An upcoming report has found that people who download a lot of pirated music, the ones that the music industry is trying to kick off the Internet, are also keen buyers of legal music.

The report titled Copy Culture Survey is due to be released soon by the American Assembly, a public policy forum associated with Columbia University. The report was compiled by conducting thousands of telephone interviews both in the United States and Germany. This week, a preview of the report was released, showing user behaviour in relation to music file-sharing and purchasing.

It turns out that an average music lover who admits to high levels of piracy (labelled as a "P2P user") has a much larger music collection than those that say they don't engage in a lot of piracy. This is neither surprising nor unexpected, but what was more interesting was that the so called heavy pirates also has, on average, a larger *legal* music collection than those that purchased go most of their songs legally. 30% larger in the United States, in fact.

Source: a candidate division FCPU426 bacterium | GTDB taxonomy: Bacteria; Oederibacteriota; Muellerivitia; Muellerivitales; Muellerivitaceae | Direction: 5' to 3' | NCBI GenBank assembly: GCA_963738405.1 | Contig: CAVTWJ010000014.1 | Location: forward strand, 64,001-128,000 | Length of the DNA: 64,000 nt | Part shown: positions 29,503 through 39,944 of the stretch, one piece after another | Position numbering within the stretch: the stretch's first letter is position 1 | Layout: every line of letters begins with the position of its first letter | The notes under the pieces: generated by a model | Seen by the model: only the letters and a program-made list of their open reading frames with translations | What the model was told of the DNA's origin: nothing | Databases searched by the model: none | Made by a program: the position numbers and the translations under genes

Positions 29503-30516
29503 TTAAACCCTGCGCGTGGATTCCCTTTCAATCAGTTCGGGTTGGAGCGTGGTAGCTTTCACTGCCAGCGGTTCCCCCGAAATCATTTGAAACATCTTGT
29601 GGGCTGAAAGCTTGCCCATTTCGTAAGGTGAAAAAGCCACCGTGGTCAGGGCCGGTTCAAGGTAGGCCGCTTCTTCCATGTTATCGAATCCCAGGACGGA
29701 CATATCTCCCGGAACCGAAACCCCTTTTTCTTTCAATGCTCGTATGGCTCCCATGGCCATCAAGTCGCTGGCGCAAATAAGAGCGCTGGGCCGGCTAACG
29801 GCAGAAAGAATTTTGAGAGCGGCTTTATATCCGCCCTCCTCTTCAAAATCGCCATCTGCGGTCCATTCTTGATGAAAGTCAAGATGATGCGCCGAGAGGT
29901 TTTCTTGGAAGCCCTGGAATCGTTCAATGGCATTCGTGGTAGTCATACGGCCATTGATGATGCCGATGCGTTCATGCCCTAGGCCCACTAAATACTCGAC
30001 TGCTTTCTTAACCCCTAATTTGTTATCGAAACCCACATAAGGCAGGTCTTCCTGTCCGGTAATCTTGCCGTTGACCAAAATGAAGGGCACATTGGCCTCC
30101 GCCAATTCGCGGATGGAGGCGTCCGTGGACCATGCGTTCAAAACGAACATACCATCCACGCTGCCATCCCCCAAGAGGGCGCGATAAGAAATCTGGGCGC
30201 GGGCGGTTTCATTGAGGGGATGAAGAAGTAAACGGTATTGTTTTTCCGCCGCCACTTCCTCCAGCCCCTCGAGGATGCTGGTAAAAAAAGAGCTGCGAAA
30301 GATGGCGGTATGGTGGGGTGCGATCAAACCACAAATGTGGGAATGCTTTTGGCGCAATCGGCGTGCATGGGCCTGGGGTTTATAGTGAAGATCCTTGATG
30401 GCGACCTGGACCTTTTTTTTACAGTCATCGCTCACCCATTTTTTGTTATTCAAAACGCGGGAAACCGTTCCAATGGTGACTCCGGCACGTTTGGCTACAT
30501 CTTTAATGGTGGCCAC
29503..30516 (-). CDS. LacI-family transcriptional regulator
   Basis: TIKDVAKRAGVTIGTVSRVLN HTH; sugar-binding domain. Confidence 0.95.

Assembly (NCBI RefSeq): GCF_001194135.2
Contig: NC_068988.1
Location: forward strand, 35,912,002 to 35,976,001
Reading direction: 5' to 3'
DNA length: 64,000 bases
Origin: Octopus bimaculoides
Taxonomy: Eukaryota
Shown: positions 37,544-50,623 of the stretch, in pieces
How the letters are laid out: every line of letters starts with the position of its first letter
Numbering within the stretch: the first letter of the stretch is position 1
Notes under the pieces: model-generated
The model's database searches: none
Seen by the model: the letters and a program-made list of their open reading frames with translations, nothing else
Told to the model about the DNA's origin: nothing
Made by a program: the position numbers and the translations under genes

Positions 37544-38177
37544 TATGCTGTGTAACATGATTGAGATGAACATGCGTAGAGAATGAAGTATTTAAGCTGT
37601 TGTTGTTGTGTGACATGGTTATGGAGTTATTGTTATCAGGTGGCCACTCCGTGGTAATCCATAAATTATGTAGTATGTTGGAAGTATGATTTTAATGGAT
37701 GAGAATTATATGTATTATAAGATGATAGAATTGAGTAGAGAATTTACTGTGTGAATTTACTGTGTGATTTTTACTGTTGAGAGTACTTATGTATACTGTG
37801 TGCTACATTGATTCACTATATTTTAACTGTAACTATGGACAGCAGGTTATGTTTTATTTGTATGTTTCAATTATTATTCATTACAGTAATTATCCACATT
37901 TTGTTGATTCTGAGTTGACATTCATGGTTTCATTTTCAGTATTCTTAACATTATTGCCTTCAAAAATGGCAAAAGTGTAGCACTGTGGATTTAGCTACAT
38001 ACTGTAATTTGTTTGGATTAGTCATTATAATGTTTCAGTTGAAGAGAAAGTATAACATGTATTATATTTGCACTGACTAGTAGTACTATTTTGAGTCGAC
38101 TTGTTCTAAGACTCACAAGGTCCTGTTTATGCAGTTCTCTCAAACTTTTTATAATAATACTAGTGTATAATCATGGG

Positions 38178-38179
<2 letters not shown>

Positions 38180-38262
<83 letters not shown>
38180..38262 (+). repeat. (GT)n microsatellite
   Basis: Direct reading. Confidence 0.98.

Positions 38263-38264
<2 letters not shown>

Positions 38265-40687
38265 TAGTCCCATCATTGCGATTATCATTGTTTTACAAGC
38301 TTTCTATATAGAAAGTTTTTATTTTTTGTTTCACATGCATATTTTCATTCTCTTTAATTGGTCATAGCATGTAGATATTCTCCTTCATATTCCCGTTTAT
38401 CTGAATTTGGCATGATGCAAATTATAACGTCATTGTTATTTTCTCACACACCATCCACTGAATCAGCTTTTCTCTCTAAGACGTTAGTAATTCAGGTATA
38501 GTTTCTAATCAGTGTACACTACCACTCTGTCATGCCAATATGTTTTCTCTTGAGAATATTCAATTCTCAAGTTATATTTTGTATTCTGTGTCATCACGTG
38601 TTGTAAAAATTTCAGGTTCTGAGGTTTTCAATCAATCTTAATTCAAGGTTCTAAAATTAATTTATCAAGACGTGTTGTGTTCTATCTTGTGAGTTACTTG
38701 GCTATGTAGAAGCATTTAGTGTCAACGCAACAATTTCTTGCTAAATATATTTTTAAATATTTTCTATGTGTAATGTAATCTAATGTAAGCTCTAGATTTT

The result was even more pronounced for German users, but the smaller sample size there means the US data is most likely a more accurate reflection of what is really happening.

All of this may come as a shock to the music industry, whose recent efforts have focused on kicking "P2P users" off the Internet. This study seems to suggest that if the music industry gets their way, they may end up preventing their best customers from buying music legally online as well.

And the music industry's focus on web piracy may be misplaced as well, as the study showed that copying music from friends or family or ripping from CDs appear to be much more popular than online downloads, a conclusion that lines up well with the music industry's own research.

The conclusion seems to be though that music lovers love music so much that they try to obtain as much as possible, even if it means via less than legal means.

As to how these users determine what deserves to be purchased, and what deserves to be downloaded, the report does not go into details on this aspect. Perhaps it's to do with the quality of the track in question, the availability of it. Or people are simply restricted by a spending budget, that once reached, means they can only continuing sourcing music from free sources, which if true, would suggest there would be little financial gain from actually preventing piracy.